Molloy mourns psychologist – QNS.com

Molloy mourns psychologist

Dr. Patrick Murphy, seen here in a 1979 Archbishop Molloy High School yearbook photo, died this weekend after 42 years of teaching and counseling at the school. Photo courtesy of Archbishop Molloy High School
By Ivan Pereira

Students and staff of Archbishop Molloy High School were preparing to pay their last respects this week to a man who helped thousands of boys and girls mature into young adults.

Dr. Patrick Murphy, the Briarwood Catholic school's psychologist, died Saturday morning from complications of Crohn's disease, according to Brother James Norton, chairman of Molloy's guidance department. The counselor said the entire school community was deeply saddened by the death of the 65-year-old teacher, who had worked there for more than four decades.

“He was a mentor and a close friend. He was just a fine person,” Norton said.

Murphy's surviving family, including his younger sister, two younger brothers and his 92-year-old mother, asked to have his funeral at the school Wednesday, because they said he spent most of his life there and enjoyed every minute of it.

A graduate of Molloy's class of 1960, Murphy returned to the school six years later as a history teacher. As the years went on, he changed his focus and became one of the school's guidance counselors while studying part time for his doctoral degree in psychology from St. John's University.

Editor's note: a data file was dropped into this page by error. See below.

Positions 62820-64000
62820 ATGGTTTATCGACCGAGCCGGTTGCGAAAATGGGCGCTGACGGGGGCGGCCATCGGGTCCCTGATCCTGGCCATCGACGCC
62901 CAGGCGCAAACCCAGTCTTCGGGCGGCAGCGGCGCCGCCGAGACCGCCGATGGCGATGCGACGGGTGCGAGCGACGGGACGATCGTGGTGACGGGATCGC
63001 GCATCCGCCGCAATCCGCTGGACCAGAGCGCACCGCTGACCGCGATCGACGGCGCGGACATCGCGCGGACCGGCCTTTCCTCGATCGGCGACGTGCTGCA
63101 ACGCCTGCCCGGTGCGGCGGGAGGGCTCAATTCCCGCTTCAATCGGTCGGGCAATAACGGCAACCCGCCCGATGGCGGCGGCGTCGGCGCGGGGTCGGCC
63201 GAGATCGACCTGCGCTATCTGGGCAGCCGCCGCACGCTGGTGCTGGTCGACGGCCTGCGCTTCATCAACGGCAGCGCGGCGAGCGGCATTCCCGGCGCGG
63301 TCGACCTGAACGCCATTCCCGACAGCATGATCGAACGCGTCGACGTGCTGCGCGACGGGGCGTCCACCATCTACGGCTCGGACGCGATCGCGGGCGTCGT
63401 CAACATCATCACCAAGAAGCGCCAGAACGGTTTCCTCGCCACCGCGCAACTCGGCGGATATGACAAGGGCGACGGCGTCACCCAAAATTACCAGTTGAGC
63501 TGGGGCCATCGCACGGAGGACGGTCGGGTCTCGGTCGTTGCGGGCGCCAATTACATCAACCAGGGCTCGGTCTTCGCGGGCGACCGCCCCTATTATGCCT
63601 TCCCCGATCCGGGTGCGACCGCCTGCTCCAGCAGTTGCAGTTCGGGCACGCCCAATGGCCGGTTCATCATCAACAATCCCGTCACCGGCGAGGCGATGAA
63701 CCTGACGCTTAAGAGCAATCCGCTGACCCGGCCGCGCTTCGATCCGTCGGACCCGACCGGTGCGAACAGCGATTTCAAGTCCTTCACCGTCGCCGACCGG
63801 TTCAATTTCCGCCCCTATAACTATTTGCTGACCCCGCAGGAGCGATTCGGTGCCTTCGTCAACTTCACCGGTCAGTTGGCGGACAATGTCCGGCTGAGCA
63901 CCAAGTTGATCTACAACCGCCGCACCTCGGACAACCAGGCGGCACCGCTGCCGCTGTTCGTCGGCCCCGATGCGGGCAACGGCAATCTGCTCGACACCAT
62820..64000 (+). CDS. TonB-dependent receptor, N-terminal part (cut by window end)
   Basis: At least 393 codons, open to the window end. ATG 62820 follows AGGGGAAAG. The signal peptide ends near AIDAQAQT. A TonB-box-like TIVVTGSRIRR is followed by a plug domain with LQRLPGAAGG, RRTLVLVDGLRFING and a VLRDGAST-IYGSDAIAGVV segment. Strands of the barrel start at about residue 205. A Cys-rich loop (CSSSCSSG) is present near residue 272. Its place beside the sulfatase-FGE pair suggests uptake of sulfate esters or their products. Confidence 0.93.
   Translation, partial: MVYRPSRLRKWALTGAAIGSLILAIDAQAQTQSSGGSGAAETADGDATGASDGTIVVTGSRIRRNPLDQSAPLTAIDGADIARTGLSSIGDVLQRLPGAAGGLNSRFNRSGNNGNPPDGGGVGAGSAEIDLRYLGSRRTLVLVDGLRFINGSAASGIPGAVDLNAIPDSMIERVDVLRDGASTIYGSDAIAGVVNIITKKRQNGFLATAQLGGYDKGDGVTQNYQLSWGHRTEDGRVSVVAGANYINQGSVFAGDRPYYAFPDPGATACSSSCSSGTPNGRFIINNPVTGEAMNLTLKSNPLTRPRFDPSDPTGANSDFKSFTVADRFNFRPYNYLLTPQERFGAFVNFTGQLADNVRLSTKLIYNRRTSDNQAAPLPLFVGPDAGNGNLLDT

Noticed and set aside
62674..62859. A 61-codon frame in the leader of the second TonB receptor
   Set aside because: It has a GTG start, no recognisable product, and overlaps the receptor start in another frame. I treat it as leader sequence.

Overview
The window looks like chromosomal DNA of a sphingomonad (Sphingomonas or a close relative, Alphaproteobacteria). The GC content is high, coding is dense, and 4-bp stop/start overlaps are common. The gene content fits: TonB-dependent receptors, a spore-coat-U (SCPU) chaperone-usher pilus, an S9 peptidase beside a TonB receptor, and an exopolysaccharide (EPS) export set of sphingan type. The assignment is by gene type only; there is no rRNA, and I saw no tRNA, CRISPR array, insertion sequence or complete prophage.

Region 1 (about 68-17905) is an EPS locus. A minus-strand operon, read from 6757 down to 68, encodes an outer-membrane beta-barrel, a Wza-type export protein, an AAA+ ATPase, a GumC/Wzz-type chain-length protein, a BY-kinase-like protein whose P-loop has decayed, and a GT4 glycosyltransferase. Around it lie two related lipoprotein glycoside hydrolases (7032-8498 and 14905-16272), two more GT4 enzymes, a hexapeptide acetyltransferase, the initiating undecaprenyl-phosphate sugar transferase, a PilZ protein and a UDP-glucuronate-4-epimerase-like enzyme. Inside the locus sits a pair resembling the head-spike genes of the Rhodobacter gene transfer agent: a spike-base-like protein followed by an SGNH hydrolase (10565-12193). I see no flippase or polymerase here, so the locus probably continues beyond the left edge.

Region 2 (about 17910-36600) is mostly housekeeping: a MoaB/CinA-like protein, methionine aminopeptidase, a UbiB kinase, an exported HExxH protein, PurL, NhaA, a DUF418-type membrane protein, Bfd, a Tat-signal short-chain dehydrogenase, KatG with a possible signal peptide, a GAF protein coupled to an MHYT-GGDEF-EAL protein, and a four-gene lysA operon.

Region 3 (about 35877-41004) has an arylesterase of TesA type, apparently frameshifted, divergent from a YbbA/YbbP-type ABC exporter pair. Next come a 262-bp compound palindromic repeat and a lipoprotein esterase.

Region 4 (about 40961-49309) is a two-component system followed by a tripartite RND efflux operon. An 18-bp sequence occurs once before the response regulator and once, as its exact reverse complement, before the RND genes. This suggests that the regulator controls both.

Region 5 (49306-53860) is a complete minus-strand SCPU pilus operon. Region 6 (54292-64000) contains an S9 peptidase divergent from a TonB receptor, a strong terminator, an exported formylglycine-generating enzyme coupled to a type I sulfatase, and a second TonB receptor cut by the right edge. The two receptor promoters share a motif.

During his tenure in the guidance department, Murphy helped initiate several student programs aimed at helping them improve their emotional and mental well-being. Programs like sophomore peer groups and the Something More In Life's Experience, or S.M.I.L.E., group enabled students to have private group conversations with each other and a counselor about their innermost troubles.

“It made them not afraid to talk about counseling issues,” said Norton, who still runs the peer groups. “It made them see that there are other students who are facing the same problems they are.”

Murphy, who never married or had children, kept advising students up until last year when he had an intestinal transplant due to his disease. Despite suffering from an infection, Murphy kept his spirits high and his thoughts on Molloy, according to staff.

“He wanted to be back here in September. His attitude was very positive, but this infection killed him,” Norton said.

Reach reporter Ivan Pereira by e-mail at ipereira@timesledger.com or by phone at 718-229-0300, Ext. 146.

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